One hundred percent of the refugees that we serve report being less stressed after joining the farm.

Refugees, by federal law, are granted different kinds of support when they come to the United States, such as help finding a job and getting health insurance.

But mental healthcare is not a federally-mandated requirement for refugees, so community groups such as Transplanting Traditions are stepping up to fill in the gaps where traditional medical care is lacking.

Refugees settling in North Carolina

North Carolina ranks as seventh among US states for accepting people granted refugee status, according to an investigative report done by ABC11. More than 500 refugees moved to North Carolina during the first half of 2018.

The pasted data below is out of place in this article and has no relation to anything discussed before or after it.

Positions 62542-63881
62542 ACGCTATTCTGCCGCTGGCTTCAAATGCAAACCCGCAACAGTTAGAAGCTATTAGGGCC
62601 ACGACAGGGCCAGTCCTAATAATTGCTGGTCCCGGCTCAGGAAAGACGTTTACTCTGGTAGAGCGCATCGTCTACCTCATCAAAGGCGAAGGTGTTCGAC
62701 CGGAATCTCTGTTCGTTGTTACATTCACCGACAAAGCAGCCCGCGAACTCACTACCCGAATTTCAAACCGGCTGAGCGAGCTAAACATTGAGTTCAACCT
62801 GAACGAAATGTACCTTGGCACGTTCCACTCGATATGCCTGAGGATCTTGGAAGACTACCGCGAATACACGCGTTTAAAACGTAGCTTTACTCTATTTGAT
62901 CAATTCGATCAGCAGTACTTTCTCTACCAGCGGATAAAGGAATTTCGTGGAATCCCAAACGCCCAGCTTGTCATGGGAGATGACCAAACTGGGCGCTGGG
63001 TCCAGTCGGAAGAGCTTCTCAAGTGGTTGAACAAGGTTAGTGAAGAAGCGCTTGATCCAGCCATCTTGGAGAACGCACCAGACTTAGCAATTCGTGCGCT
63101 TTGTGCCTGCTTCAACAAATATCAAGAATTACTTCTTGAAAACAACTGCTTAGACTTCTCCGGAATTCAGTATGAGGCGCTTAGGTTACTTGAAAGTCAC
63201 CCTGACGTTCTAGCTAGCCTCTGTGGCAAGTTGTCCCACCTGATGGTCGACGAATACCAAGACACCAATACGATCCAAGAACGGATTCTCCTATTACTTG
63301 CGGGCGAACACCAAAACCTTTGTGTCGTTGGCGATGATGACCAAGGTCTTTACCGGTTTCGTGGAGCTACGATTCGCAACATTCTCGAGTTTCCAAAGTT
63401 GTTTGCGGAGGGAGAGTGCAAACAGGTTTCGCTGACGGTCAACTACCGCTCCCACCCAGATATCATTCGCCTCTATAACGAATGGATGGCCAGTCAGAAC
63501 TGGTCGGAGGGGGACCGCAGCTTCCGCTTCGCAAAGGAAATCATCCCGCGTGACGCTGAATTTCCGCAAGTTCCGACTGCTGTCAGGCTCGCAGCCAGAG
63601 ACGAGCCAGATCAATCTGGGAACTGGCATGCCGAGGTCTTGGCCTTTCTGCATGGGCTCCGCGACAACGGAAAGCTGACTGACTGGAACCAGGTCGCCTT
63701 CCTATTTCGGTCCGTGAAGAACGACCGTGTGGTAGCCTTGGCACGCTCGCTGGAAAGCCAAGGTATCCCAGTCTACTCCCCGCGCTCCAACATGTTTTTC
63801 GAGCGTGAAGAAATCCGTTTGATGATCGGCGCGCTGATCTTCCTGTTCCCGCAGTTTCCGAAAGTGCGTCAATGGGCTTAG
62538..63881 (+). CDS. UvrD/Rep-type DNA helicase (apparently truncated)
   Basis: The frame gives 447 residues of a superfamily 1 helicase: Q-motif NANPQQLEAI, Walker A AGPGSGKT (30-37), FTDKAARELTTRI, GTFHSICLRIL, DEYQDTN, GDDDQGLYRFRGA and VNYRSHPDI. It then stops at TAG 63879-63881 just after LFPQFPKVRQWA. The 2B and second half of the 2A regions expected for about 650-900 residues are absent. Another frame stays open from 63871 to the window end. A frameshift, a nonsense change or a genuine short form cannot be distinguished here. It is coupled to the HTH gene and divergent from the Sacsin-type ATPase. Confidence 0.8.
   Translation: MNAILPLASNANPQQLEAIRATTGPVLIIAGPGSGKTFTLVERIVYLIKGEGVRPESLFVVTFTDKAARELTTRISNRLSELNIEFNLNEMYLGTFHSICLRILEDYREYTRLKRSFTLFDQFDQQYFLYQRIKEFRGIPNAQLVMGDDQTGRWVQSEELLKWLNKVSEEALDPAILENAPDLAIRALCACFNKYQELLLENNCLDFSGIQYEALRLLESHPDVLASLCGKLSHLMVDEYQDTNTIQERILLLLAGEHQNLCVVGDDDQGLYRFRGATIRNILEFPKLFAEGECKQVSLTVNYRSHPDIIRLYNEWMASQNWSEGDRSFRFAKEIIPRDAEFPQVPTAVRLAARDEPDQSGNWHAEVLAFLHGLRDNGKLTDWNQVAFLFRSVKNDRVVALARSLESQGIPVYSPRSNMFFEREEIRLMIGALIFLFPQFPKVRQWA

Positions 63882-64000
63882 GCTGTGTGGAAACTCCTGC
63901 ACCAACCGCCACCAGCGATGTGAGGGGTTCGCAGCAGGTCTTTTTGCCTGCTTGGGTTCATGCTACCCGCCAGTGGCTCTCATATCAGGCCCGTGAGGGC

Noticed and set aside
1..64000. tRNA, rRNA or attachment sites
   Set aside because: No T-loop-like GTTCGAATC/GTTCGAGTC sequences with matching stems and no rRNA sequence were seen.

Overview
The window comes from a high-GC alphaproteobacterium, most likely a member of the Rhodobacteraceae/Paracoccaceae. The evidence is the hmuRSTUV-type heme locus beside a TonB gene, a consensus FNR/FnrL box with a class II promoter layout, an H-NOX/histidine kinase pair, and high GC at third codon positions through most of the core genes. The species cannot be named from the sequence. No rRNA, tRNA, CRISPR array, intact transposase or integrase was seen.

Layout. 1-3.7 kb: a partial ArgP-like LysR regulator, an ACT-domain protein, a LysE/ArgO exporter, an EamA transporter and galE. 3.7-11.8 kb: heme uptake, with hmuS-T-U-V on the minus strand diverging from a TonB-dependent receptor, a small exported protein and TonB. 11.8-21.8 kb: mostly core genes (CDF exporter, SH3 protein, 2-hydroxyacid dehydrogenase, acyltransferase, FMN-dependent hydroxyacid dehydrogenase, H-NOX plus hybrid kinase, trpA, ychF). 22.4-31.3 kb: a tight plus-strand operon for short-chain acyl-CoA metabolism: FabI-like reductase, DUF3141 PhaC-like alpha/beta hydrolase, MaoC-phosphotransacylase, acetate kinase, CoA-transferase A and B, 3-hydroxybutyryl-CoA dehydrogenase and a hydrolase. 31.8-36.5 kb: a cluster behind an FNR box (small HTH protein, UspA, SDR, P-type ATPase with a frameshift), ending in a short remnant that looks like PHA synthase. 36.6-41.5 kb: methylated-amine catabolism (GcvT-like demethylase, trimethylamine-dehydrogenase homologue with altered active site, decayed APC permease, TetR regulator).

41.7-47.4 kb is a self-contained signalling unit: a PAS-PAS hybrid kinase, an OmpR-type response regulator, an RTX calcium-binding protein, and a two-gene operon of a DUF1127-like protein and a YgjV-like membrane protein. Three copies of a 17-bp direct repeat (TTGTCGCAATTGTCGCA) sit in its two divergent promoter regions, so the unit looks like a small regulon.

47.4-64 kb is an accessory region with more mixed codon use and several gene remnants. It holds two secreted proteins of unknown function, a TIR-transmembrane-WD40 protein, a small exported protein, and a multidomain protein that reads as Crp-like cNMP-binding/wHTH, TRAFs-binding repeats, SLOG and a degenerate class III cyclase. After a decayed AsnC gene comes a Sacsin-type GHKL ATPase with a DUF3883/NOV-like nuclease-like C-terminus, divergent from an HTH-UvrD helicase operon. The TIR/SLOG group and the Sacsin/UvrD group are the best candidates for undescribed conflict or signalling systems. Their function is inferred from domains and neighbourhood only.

And because the state has so many refugees, it consequently has a large number of people who may need access to mental healthcare.

There are several reasons North Carolina ranks highly for refugees, according to Monique Lohmeyer, a refugee services coordinator at Church World Services, a refugee resettlement program in Durham. One reason is due to the current economic level in the state for jobs and affordable housing, and another is because there is already a large community of certain refugee populations here.

Once a refugee arrives in the United States, they go to a resettlement agency, which is a group such as Church World Services in Durham, NC or Interfaith Refugee Ministry in Wilmington, NC, that orients the new arrival to help them get a job and apply for healthcare benefits.

Refugee health care options